Wednesday, July 23, 2014

Cooing at babies is vital for speech development

Very interesting article here about development of baby's speech.  There is a great video of a Dad and baby but there is a 24 second advert to watch before it loads the video.  

"They found that babies aged seven months can differentiate voices from other sounds - even when they cannot see the person speaking.

By the age of 11 months, before they can speak themselves, the children have already learned to differentiate their mother tongue from other languages, the scientists discovered.
The American research team monitoring the brain waves of babies while playing them a series of recorded words in different languages.

The paper, published in the Proceedings of the National Academy of Sciences, said: ‘Based on the present study’s results, we speculate that motherese speech, with its exaggerated acoustic and articulatory features, particularly in one-on-one settings, enhances the activation of motor brain areas and the generation of internal motor models of speech.’
The babies’ neural activity suggest the part of the brain used to speak is already working before a child learns to talk. 
Professor Patricia Kuhl, who led the project, said: ‘Most babies babble by seven months, but don’t utter their first words until after their first birthdays.

‘Finding activation in motor areas of the brain when infants are simply listening is significant, because it means the baby brain is engaged in trying to talk back right from the start and suggests that seven-month-olds’ brains are already trying to figure out how to make the right movements that will produce words.’
Professor Kuhl said that the exaggerated ‘goos’ and ‘gaas’ that parents speak to their babies are very important.
‘When infants hear it, their brains may find it easier to model the motor movements necessary to speak,’ she said.
‘Hearing us talk exercises the action areas of infants’ brains, going beyond what we thought happens when we talk to them.

‘Infants’ brains are preparing them to act on the world by practising how to speak before they actually say a word.’

Monday, July 21, 2014

Artist's belly painting to celebrate pregnancy.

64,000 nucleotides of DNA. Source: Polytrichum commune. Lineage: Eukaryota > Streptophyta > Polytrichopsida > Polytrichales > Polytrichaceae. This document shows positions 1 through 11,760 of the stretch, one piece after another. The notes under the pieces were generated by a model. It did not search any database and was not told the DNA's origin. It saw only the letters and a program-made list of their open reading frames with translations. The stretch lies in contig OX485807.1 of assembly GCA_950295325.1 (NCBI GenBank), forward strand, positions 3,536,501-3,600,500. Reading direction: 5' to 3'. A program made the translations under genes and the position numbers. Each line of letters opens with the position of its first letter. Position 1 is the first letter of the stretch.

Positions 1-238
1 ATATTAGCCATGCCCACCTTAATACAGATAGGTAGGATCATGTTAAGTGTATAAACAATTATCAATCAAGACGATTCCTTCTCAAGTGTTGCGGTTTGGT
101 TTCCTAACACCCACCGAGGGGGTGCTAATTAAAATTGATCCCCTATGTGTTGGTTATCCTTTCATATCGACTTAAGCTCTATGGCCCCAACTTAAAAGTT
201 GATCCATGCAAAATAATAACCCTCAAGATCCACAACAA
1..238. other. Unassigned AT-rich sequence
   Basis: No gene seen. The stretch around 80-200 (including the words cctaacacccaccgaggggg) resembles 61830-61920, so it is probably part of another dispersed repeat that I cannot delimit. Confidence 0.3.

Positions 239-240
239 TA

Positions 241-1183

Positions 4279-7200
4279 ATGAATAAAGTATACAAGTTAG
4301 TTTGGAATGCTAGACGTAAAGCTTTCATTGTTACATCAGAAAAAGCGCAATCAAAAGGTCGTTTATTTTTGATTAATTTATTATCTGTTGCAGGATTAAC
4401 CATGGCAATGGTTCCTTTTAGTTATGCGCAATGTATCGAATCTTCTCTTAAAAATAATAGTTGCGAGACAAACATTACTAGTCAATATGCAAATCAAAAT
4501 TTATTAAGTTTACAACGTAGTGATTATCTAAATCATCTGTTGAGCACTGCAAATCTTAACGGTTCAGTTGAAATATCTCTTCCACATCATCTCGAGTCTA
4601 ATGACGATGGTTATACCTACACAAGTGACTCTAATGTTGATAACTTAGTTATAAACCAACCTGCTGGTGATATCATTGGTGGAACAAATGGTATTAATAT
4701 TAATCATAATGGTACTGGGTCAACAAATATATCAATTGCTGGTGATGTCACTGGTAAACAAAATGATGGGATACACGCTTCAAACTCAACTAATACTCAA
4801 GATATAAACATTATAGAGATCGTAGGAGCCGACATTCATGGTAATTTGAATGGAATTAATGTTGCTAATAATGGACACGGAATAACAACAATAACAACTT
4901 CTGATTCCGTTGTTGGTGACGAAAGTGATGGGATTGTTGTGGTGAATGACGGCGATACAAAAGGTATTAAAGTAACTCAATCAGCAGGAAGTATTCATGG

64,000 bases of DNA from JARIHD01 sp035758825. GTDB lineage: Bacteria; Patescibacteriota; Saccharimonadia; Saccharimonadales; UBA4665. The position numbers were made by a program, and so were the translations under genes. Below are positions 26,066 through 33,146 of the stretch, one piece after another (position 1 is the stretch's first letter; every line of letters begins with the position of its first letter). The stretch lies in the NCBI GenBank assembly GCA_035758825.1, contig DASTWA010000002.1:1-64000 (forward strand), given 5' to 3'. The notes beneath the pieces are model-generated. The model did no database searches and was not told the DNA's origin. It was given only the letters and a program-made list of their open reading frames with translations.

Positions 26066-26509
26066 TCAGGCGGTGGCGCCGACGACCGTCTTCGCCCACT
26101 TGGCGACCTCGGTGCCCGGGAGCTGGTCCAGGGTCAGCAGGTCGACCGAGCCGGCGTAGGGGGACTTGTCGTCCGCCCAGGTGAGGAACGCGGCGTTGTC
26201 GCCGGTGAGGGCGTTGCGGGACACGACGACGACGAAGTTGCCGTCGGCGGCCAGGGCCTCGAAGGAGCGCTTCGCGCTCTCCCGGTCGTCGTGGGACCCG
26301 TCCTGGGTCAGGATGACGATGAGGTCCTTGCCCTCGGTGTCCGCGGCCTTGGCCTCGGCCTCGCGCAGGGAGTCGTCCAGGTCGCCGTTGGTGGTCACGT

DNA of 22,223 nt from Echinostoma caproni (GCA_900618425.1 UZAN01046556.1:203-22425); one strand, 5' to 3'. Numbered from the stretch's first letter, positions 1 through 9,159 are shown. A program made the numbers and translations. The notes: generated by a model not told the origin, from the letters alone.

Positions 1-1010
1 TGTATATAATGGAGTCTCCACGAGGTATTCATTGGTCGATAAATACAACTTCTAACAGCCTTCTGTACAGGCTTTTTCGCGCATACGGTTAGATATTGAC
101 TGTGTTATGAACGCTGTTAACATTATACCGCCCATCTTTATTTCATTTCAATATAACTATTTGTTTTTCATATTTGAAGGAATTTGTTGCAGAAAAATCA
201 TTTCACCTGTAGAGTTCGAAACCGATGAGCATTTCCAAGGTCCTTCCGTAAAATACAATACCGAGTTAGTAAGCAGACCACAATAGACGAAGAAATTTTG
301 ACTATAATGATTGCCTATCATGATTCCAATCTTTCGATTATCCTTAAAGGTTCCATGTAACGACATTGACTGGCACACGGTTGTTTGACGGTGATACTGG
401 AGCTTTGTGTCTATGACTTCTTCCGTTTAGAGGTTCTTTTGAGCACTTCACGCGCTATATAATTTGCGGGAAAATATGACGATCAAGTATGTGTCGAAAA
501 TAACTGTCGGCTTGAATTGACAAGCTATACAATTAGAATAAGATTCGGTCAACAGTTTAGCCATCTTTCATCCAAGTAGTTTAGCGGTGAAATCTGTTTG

Some lovely belly painting, shame to get in the bath and have it all come off :-)  I love the twins.

"On how she came across the idea to paint on pregnant women she said: 'I was trawling through the internet for inspiration and I came across this new craze in America called belly painting. My friend who happened to be pregnant at the time became my muse, and that is where it all started."

Belly Painting

Tuesday, July 8, 2014

The importance of Iodine in your diet.

"You’re loading up on folic acid, vitamin C, and calcium, but a vitamin crucial to your baby’s brain development may be completely off your radar.
We’re talking about iodine, an element that helps make thyroid hormones required for brain development. A new report published in the journal Pediatrics has found that many American women of reproductive age are slightly iodine deficient. One way to up your intake? Salt. But before you start celebrating with pretzels and popcorn, keep in mind that the salt in processed foods is not iodized.
An easier fix comes in the form of asupplement, ideally containing at least 150 micrograms of iodine. Both pregnant and lactating women should be taking at least 290 micrograms of iodine each day. And actually, you may get close to that amount if you use iodized table salt.
High risk pregnancy expert Loralei Thornburg, MD, says that drastic changes in your eating habits aren’t really necessary: “Although many women are largely iodine deficient, most women do get iodine in the (form) of food,” she told Reuters Health. “This isn’t something women should freak out about just yet.” Some common sources of iodine you’re probably already eating include dairy products, eggs, and fish.
Taking an iodine supplement is a little change with big benefits, yet only 15 percent of women do so. In addition to boosting baby’s brain, iodine protects him from the effects of environmental pollutants like cigarette smoke."